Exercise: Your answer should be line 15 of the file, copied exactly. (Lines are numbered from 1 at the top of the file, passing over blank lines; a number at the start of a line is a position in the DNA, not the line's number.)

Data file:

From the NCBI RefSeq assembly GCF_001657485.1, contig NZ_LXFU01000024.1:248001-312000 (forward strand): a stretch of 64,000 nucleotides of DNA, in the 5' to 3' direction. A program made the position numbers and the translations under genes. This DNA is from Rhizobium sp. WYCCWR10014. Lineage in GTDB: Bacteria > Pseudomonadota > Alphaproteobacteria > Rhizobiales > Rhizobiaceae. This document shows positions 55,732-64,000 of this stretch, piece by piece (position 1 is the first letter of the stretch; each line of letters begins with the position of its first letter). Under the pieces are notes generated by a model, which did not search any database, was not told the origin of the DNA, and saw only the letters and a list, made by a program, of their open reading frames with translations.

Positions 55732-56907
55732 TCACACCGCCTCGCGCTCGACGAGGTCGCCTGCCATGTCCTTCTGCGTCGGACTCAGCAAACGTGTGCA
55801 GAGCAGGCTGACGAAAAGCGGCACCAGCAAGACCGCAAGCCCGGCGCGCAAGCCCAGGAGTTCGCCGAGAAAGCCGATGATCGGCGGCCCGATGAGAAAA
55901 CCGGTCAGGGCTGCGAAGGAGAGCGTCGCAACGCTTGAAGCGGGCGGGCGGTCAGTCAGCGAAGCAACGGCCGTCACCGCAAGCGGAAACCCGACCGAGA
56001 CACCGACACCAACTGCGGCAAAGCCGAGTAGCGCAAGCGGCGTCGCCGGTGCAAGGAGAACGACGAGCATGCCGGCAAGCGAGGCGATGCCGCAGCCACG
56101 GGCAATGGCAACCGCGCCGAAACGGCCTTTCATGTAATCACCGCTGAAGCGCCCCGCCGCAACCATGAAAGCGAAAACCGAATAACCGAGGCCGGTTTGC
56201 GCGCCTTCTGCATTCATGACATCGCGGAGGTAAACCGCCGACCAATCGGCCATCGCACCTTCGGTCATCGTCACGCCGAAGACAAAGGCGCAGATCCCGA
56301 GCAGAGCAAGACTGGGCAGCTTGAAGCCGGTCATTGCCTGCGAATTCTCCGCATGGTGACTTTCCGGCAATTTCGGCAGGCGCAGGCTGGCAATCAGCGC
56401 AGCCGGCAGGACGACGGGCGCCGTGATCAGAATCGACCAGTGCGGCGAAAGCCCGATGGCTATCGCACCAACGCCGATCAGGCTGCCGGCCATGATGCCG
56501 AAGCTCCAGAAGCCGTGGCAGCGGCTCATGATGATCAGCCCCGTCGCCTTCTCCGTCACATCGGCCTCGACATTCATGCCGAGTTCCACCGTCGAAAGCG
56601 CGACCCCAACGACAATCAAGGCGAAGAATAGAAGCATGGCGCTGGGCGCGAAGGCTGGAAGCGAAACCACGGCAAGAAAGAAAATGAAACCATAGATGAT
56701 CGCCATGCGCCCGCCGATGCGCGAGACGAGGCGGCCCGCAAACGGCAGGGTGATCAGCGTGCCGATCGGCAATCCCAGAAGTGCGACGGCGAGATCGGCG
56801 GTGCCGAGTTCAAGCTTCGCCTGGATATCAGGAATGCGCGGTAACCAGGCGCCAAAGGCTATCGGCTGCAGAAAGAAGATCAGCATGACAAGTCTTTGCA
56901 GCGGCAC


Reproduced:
56901 GCGGCAC